Angular Directive Scope Binding Types

When creating an AngularJS directive, most of the time we want to pass some sort of data to that directive where it is implemented. Of course, Angular gives us multiple ways to do so. Let’s try to make sense of the different binding types: “@”, “=”, and “&”.

(Related: AngularJS Directive’s ‘Restrict’ Real World Guide)

Let’s first lay out our directive definition:

function DemoDirective(){
return {
restrict: 'E',
scope: {
stringBind: '@',
objectBind: '=',
functionBind: '&'
template: [
'<p>Hello, {{vm.stringBind}}! Please order donuts:</p>',
'<p>Quantity: <input ng-model="vm.objectBind"></p>',
'<p><button ng-click="vm.functionBind()">Order Donuts!</button>'
controller: 'DemoDirectiveController',
controllerAs: 'vm',
bindToController: true

In this directive, our controller will have three things bound to it, vm.stringBind, vm.objectBind, and vm.functionBind because our directive’s scope definition looks like this:

stringBind: '@',
objectBind: '=',
functionBind: '&'

‘@’: The first binding is stringBind and allows us to pass a string to our directive. This binding in one way, it only flows from parent to directive. But, it can be updated multiple times (don’t confuse this with one-time binding).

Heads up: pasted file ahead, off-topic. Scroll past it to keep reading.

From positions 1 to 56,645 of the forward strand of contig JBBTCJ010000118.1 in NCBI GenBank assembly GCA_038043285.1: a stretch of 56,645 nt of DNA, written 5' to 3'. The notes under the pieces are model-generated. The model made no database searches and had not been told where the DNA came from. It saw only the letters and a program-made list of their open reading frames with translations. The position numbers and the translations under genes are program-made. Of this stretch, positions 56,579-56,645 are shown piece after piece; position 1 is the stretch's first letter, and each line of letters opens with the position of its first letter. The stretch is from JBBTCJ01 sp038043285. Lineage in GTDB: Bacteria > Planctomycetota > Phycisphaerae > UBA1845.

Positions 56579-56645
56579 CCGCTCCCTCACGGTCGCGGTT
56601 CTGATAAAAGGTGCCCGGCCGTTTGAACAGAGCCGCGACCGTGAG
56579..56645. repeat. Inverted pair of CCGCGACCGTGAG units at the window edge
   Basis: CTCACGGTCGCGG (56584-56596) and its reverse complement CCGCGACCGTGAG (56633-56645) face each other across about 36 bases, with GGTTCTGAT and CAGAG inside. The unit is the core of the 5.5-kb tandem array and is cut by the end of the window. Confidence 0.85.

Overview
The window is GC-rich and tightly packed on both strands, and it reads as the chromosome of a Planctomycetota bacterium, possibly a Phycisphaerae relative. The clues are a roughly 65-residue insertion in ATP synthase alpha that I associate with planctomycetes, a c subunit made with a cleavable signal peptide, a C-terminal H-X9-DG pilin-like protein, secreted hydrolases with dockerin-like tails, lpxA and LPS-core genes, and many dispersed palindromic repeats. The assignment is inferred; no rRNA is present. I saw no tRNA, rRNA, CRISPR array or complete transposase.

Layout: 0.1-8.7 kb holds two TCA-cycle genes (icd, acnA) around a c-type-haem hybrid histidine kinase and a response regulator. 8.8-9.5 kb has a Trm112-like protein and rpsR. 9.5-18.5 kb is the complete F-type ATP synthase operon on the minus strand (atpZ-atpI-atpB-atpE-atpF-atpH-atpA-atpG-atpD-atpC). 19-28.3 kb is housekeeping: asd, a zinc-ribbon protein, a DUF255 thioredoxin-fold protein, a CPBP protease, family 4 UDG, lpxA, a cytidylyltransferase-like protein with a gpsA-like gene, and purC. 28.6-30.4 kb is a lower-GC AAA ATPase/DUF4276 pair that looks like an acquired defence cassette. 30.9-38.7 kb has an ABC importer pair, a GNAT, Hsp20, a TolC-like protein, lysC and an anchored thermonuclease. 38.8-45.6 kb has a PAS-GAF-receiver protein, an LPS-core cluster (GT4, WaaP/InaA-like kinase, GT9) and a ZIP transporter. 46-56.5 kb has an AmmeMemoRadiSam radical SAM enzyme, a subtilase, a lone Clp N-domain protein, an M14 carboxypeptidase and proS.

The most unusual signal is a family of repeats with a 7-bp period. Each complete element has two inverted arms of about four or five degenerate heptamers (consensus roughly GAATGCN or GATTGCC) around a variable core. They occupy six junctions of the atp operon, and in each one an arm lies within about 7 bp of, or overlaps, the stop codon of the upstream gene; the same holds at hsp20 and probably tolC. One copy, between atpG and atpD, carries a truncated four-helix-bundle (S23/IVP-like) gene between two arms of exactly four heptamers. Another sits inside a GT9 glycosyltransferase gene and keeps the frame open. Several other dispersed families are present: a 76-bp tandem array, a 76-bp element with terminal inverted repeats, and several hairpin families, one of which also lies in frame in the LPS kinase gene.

‘=’: The next binding is objectBind and it allows us to point to the same object from the parent to the directive. In addition to parent changes being passed to the directive, whenever this object is changed on the directive, the parent will receive the update as well since they are both referencing the same object.

‘&’: The final binding type is functionBind. This allows us to call parent functions directly from the directive. This way, if you need the directive to trigger a function on the parent, you can just call vm.functionBind().

I’ve created a live example of a directive that uses all of these types. In the example, you’ll find we pass the user’s name as a string binding (since that won’t change from the directive). We also pass an object binding to the donuts ordered amount object. This object will be what our directive modifies after the user places their order. Finally, we’ll bind our order function to let the parent know that our donuts were ordered.

JSBin Directive Example: Donut Order

Hope this helps! Feel free to reach out on Twitter (@AdamWeeks) or hang out on Angular Buddies slack group!

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